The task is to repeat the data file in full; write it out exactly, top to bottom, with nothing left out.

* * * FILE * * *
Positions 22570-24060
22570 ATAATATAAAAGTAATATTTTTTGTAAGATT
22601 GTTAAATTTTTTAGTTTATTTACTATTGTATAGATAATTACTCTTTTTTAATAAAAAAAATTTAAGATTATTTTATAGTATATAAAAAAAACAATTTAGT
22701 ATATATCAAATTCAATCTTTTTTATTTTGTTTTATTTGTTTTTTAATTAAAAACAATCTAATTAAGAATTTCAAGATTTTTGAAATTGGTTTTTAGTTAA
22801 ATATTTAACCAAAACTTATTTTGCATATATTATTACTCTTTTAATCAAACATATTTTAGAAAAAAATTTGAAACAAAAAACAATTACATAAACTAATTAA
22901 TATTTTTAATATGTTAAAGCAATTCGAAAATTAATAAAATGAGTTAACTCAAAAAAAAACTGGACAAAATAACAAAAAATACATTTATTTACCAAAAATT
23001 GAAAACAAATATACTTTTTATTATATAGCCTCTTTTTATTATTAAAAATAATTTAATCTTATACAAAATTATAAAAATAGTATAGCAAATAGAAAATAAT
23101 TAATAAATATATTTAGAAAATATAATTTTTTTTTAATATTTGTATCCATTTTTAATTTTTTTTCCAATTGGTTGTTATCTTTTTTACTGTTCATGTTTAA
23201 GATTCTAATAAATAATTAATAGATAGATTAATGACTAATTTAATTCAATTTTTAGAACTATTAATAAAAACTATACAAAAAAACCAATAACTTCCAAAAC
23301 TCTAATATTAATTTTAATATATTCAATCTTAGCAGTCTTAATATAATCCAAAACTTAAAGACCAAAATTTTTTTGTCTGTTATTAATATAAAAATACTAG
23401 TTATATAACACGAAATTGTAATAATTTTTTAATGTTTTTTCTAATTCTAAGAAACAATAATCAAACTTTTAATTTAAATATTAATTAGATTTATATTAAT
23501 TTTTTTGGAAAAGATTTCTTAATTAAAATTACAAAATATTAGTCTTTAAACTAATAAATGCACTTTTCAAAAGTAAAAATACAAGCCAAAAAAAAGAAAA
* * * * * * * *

Positions 22570-24060
22570 ATAATATAAAAGTAATATTTTTTGTAAGATT
22601 GTTAAATTTTTTAGTTTATTTACTATTGTATAGATAATTACTCTTTTTTAATAAAAAAAATTTAAGATTATTTTATAGTATATAAAAAAAACAATTTAGT
22701 ATATATCAAATTCAATCTTTTTTATTTTGTTTTATTTGTTTTTTAATTAAAAACAATCTAATTAAGAATTTCAAGATTTTTGAAATTGGTTTTTAGTTAA
22801 ATATTTAACCAAAACTTATTTTGCATATATTATTACTCTTTTAATCAAACATATTTTAGAAAAAAATTTGAAACAAAAAACAATTACATAAACTAATTAA
22901 TATTTTTAATATGTTAAAGCAATTCGAAAATTAATAAAATGAGTTAACTCAAAAAAAAACTGGACAAAATAACAAAAAATACATTTATTTACCAAAAATT
23001 GAAAACAAATATACTTTTTATTATATAGCCTCTTTTTATTATTAAAAATAATTTAATCTTATACAAAATTATAAAAATAGTATAGCAAATAGAAAATAAT
23101 TAATAAATATATTTAGAAAATATAATTTTTTTTTAATATTTGTATCCATTTTTAATTTTTTTTCCAATTGGTTGTTATCTTTTTTACTGTTCATGTTTAA
23201 GATTCTAATAAATAATTAATAGATAGATTAATGACTAATTTAATTCAATTTTTAGAACTATTAATAAAAACTATACAAAAAAACCAATAACTTCCAAAAC
23301 TCTAATATTAATTTTAATATATTCAATCTTAGCAGTCTTAATATAATCCAAAACTTAAAGACCAAAATTTTTTTGTCTGTTATTAATATAAAAATACTAG
23401 TTATATAACACGAAATTGTAATAATTTTTTAATGTTTTTTCTAATTCTAAGAAACAATAATCAAACTTTTAATTTAAATATTAATTAGATTTATATTAAT
23501 TTTTTTGGAAAAGATTTCTTAATTAAAATTACAAAATATTAGTCTTTAAACTAATAAATGCACTTTTCAAAAGTAAAAATACAAGCCAAAAAAAAGAAAA